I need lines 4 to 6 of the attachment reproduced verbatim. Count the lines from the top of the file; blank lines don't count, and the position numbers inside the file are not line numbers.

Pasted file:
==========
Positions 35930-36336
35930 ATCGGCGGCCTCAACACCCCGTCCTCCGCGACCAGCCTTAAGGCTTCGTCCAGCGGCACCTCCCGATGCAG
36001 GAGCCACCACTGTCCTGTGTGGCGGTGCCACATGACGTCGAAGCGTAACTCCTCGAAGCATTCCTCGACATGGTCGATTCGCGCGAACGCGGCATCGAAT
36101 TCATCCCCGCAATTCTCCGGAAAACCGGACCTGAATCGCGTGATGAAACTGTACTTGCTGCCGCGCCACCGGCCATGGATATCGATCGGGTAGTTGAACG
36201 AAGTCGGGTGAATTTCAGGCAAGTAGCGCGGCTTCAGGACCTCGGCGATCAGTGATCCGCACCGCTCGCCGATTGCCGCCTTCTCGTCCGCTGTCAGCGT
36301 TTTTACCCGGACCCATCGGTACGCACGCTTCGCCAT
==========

36101 TCATCCCCGCAATTCTCCGGAAAACCGGACCTGAATCGCGTGATGAAACTGTACTTGCTGCCGCGCCACCGGCCATGGATATCGATCGGGTAGTTGAACG
36201 AAGTCGGGTGAATTTCAGGCAAGTAGCGCGGCTTCAGGACCTCGGCGATCAGTGATCCGCACCGCTCGCCGATTGCCGCCTTCTCGTCCGCTGTCAGCGT
36301 TTTTACCCGGACCCATCGGTACGCACGCTTCGCCAT